In-Depth

For Industrial Policy: National Security Advisor, Jake Sullivan

The National Security Commission on Artificial Intelligence

For Industrial Policy: National Security Advisor, Jake Sullivan
For Industrial Policy: National Security Advisor, Jake Sullivan
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Chart from the 'Final Report' by the National Security Commission on Artificial Intelligence

NSCAI: Final Report

3

March 11, 2021

A year ago, before Joe Biden won the presidential election, and he was appointed National Security Advisor, Jake Sullivan, along with Jennifer Harris of the Roosevelt Institute, published an essay in Foreign Policy, 'Neoliberalism Is Finished. America Needs a New Economic Philosophy,' calling for the U.S. to adopt industrial policies to meet Chinese competition.

  • Now that he is National Security Advisor and positioned to champion these views in the White House, this essay takes on an importance it didn't have when published. Here are some excerpts.

‘The U.S. national security community is rightly beginning to insist on the investments in infrastructure, technology, innovation, and education that will determine the United States’ long-term competitiveness vis-à-vis China.’

  • ‘The growing competition with China and shifts in the international political and economic order call for more expansionary economics.’

‘Advocating industrial policy was once considered embarrassing—now it should be considered something close to obvious.’

  • ‘Rather than focusing on picking winners in specific sectors, there is an emerging consensus that suggests governments should focus instead on investing in large-scale missions—like putting a man on the moon or achieving net-zero emissions—that require innovations across many different sectors.’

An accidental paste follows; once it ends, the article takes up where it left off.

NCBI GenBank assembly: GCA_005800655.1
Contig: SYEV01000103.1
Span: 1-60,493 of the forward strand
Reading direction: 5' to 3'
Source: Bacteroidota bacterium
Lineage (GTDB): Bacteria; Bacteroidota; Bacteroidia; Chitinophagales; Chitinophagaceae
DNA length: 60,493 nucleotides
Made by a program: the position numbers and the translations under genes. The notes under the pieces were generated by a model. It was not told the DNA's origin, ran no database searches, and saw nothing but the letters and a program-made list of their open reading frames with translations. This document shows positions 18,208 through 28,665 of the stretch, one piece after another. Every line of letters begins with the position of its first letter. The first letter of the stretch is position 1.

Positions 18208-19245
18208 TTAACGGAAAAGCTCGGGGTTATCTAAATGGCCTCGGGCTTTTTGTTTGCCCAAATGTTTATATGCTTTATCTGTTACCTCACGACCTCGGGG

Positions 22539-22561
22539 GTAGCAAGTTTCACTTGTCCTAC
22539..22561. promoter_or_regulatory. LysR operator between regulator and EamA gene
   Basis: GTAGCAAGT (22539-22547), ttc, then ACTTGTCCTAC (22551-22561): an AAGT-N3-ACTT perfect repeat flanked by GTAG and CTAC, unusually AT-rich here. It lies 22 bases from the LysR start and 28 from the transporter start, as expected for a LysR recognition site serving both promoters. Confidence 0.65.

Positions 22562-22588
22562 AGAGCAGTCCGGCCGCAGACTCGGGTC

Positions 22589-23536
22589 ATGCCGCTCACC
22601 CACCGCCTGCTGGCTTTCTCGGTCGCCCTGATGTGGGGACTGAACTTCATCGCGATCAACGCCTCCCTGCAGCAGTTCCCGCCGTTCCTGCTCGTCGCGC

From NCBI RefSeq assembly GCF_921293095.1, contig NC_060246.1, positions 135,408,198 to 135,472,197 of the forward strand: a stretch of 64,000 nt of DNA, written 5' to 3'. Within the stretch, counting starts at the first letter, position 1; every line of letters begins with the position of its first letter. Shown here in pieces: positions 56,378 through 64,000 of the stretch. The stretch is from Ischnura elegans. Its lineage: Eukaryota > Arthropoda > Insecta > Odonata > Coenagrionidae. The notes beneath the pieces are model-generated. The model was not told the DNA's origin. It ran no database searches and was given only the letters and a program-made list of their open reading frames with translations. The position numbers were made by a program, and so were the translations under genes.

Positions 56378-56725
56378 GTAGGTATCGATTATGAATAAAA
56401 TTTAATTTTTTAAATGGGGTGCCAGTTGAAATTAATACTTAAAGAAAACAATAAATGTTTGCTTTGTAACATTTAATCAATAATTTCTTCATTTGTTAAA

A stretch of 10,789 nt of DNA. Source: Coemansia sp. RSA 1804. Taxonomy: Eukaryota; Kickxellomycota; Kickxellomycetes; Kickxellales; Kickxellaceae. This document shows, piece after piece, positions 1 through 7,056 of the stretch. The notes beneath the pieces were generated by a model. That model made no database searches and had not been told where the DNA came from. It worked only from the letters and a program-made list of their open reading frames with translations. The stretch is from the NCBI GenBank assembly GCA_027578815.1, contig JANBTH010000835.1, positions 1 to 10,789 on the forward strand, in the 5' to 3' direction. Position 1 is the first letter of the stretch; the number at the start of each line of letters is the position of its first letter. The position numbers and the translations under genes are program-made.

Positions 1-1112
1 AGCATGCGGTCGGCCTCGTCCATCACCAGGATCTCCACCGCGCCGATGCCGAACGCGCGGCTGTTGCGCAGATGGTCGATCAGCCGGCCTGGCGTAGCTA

‘Another good reason [besides climate change] is that others are doing it, especially the United States’ competitors.’

  • ‘President Xi Jinping’s Made in China 2025 strategy is a 10-year blueprint aimed at catapulting China into a technology and advanced manufacturing leader in both the commercial and military domains.’

‘Good estimates are elusive, but China’s subsidies alone reach into the hundreds of billions of dollars.’

  • ‘And these investments have already paid off handsomely in several areas, like artificial intelligence, solar energy, and 5G, where many experts believe China is on par with or already outstripping the United States.’

‘U.S. firms will continue to lose ground in the competition with Chinese companies if Washington continues to rely so heavily on private-sector research and development, which is directed toward short-term profit-making applications rather than long-term, transformative breakthroughs.’

My Take. The Biden administration has a broad view of national security that embraces financial, economic, and technological threats.

  • This is reflected in the composition of Mr. Sullivan's National Security Council staff, which, unlike previous staffs, includes experts in all these diverse fields.

Given Mr. Sullivan's views on industrial policies to meet the national security challenges posed by China in these areas, as well as what seem to be Mr. Biden's own inclinations, expect initiatives to be forthcoming.

The question, as I discussed in my Commentary a couple of weeks ago, isn’t whether or not we will have American-style industrial policies for AI, semiconductors, and other industries.

  • The question is what each of these will look like given the range of proposals that will be coming, not just from the White House, but from Congress and indeed from all over the political spectrum.

But whatever these are, big changes are coming in how the U.S. organizes itself to compete with China. Industrial policy American-style will be back soon.

  • Stay tuned.
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